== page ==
Active learning is an instructional approach in which students take a hands-on, fully engaged role in their education, rather than sitting passively and absorbing information. Research shows that active learning is more effective than traditional lecturing, and it helps build critical 21st-century skills.

When students are actively engaged in their learning, they are thinking, creating, sharing, communicating, and constructing new knowledge. They are also taking ownership of their education. For these reasons, active learning is replacing the old-school “sit and get” approach to instruction in many classrooms nationwide.

Active learning can take many forms; here are some common examples.

Student inquiry

Michael Gorman, who oversees digital learning and professional development programs for Southwest Allen County Schools near Fort Wayne, Indiana, has written a blog post to help educators promote student-led inquiry by giving students a driving or investigative question to answer.

For example: If you were a NASA scientist, and you had to write a proposal recommending which planet should be explored by the next space probe, which planet would you choose—and why?

High-quality questions should “engage the students and create wonderment through relevance to their world,” Gorman writes. These questions should require students to do research from multiple sources, think about their findings, and then synthesize the results into a clear and cohesive argument or plan. “If the question is Google-able,” he notes, “then it probably is not deep inquiry.”

Discussion and debate

Class discussions and debates “can be an excellent strategy for enhancing student motivation, fostering intellectual agility, and encouraging democratic habits,” says Carnegie Mellon University’s Eberly Center for Teaching Excellence and Educational Innovation. “They create opportunities for students to practice and sharpen a number of skills, including the ability to articulate and defend positions, consider different points of view, and enlist and evaluate evidence.”

While discussions and debates can be valuable active learning strategies, leading them in the classroom can be anxiety-producing. “Discussions are, by their nature, unpredictable, and (they) require us as instructors to surrender a certain degree of control over the flow of information,” the center says.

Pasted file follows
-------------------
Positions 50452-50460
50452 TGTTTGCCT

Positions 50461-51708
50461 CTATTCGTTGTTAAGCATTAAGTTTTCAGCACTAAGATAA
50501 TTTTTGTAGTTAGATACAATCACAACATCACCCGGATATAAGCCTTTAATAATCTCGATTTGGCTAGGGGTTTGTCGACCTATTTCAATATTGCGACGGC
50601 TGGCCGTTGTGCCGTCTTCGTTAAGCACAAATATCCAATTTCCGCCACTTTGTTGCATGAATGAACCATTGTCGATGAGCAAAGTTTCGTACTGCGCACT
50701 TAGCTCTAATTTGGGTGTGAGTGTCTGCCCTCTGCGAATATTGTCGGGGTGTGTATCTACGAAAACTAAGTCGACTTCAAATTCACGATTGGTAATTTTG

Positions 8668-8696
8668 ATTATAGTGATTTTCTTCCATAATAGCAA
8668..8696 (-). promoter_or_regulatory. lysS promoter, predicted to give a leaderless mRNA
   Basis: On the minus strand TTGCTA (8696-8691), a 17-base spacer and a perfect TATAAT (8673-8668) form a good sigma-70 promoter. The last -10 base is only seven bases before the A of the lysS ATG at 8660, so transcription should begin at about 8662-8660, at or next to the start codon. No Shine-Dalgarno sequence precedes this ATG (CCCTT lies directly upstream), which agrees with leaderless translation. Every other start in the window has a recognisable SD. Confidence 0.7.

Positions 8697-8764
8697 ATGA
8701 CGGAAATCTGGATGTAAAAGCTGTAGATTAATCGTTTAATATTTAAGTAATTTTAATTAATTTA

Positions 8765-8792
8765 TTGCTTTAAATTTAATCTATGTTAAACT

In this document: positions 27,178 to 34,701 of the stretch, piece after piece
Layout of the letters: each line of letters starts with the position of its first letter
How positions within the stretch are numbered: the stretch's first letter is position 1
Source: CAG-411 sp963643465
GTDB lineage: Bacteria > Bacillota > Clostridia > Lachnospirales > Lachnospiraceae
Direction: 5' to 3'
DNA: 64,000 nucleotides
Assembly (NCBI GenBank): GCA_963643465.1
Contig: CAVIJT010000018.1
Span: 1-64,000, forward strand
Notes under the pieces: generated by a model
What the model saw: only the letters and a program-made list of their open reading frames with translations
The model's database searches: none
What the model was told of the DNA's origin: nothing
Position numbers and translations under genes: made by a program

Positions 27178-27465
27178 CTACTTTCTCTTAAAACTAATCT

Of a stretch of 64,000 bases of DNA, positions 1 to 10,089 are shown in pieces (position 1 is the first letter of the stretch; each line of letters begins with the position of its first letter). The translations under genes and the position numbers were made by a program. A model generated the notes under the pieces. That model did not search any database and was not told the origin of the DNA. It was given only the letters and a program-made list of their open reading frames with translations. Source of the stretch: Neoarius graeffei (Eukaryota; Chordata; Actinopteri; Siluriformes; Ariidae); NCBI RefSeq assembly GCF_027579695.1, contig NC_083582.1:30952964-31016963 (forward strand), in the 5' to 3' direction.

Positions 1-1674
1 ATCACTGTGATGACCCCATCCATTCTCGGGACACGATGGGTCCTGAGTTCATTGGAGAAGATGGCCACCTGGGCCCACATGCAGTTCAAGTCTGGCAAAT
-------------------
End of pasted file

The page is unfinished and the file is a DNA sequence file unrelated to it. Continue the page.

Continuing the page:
Careful planning can help ensure that discussions are “lively without being chaotic and exploratory without losing focus”—and the center’s website provides advice for how to plan and lead them effectively.

Creating and composing

Having students create original works that demonstrate or enhance their understanding of a topic—such as public service announcements, movie trailers, rap songs, picture books, blog posts, photo journals, advertisements, business plans, 3D models, or other artifacts—has its roots in constructivist theories of education, which say that learners construct their own understanding of the world by experiencing things and reflecting on those experiences (in other words, “learning by doing”).

Letting students get creative also allows them to become “protagonists of their own learning,” says Mindy Faber, co-director of the Convergence Academies program in the Chicago Public Schools. Students are more highly engaged and motivated when they are given creative license, and they learn how to become innovators and creative problem-solvers as well.

With support from a federal grant, the Convergence Academies program created digital “ateliers,” or workshops, in two Chicago schools. During the school day, students use these spaces to create or compose digital artifacts for class-related projects; after school, students are free to hang out and learn digital media skills under the guidance of digital media mentors.

Since the program began in 2013, both schools have seen achievement rise—and students are learning important technology skills that can put them on a successful career path.

Collaboration

Having students work together in small groups to solve problems and share information not only leads to deeper learning and understanding; it also builds the essential teamwork skills that employers covet.

The College Preparatory School, a private coeducational high school in Oakland, California, weaves collaborative learning into the fabric of its approach, reports Edutopia. Teachers encourage classroom collaboration by assigning students to groups to review their homework, do daily class assignments, participate in moderated discussions, and complete hands-on projects. Often, teachers give students group tests, which are designed to be harder than individual assignments.

“Students quickly realize that they are able to solve problems as a group that they would not be able to solve as individuals,” Edutopia notes.

Project-based learning

Project-based learning combines student inquiry, creation, and collaboration by challenging students to solve a real-world problem or complete an authentic learning task.